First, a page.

America's Cup: 'Not One Cent' In Private Funding Guaranteed

Categories: Government
sunken_yacht_02.jpg
This city knows a bit about being under water...
Budget analyst Harvey Rose today defended a report his office released Thursday, which claimed that hosting the America's Cup regatta would lose San Francisco up to $143 million.

"I don't think everybody understands. We say there'll be huge benefits -- $1.2 billion. That's the benefit to businesses," explains Rose. "While we acknowledge that, what we're saying is there is a huge cost to the city to do this. ... Yes, there are benefits to San Francisco, but they go to businesses, not the city and county's treasury.

"I want to make the Board of Supervisors aware that there is a cost to the city if we do this."

The report was pooh-poohed by the mayor's office, which noted that a revised budget analyst's study which will likely be released on Wednesday may paint a happier financial picture. The mayor's office also claimed the budget analyst's report didn't acknowledge the city's pledge to raise some $32 million in private funding.

Rose was puzzled by the notion his report didn't include mention of the private funds, because it specifically did -- noting this money is in no way guaranteed. "It's not under the terms of the agreement, it's not even required under the terms of agreement, not one cent," he said. "So there's no guarantee whatsoever we'll get that $32 million."

And, even if that money comes in, it isn't enough to offset the city's projected losses. The budget analyst's report predicted $42 million lost in the staging of the event; $86.2 million lost by giving away up to 75 years of free leases for waterfront property to corporations controlled by Larry Ellison; and an additional $14.5 million in loan debt if the city takes out financing to pay for the necessary upgrades.

You can read the Thursday report in its entirety here.

As for next week's pending report, that one is based upon the "final agreement" currently wending its way through the city's legislative process rather than the nonbinding "term agreement" approved by the Board of Supervisors on Oct. 5. There are some differences -- as the Chronicle notes, it gives the city more options on where to build venues, which could save money in demolition, reconstruction, and tenant relocation costs. But Rose doesn't think it will amount to much.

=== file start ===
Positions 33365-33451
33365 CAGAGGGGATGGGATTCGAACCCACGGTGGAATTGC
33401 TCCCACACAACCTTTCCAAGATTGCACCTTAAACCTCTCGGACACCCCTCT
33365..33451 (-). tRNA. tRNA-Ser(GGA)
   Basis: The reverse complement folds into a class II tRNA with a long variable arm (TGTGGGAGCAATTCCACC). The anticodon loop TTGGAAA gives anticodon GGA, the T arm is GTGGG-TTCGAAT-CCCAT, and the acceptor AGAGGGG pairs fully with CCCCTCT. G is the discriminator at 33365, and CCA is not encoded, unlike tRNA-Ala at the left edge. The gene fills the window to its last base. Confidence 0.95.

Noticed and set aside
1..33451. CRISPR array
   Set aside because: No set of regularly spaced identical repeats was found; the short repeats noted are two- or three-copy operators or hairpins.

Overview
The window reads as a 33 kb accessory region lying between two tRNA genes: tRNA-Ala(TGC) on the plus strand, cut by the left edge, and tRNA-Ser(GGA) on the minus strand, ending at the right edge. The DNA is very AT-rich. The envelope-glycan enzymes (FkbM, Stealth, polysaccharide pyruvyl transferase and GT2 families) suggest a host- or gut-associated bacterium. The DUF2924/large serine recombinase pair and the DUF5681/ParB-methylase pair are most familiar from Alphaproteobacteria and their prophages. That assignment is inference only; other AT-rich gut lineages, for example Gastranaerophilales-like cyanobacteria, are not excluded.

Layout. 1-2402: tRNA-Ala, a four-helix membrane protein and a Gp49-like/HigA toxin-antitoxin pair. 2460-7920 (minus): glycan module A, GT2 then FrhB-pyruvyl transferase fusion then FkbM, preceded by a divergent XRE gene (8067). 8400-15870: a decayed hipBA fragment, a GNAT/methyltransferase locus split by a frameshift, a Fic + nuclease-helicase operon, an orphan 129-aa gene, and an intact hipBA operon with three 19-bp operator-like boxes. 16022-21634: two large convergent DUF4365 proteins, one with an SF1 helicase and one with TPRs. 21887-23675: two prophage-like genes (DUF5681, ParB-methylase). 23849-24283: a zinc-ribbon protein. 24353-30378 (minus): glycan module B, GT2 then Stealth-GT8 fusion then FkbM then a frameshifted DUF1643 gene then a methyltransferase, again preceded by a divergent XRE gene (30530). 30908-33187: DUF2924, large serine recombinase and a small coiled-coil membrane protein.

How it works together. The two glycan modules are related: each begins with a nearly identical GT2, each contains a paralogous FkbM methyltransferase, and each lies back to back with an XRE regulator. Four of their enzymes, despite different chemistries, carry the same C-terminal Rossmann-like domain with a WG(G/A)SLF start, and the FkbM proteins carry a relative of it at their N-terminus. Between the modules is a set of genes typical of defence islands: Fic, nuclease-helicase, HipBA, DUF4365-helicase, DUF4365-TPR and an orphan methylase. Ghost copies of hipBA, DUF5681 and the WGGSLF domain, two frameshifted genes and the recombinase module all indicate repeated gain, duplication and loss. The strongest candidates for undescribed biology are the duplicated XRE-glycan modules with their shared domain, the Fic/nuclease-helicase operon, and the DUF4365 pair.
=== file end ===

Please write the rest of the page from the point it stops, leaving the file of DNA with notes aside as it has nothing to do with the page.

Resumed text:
"A lot of this stuff, it will stay the same," he says of the financial numbers in the pending report. "There will be some changes. They've changed the term agreement to some extent.Though it's not that much different."

In other words, anyone hoping that next week's report will pull a 180 and claim that, yes, the city can make money hosting the America's Cup instead of losing cash prodigiously -- is on very thin ice.

Fred Brousseau, the lead author of the pending fiscal feasibility analysis, said it's too early to say how much less money the city now stands to lose based on additional flexibility on where to construct America's Cup venues. But he echoed Rose's sentiments that the key message of his report is that "there's a difference between economic impact [of an event] and its impact on city coffers."

That, pun intended, is valuable advice.
 

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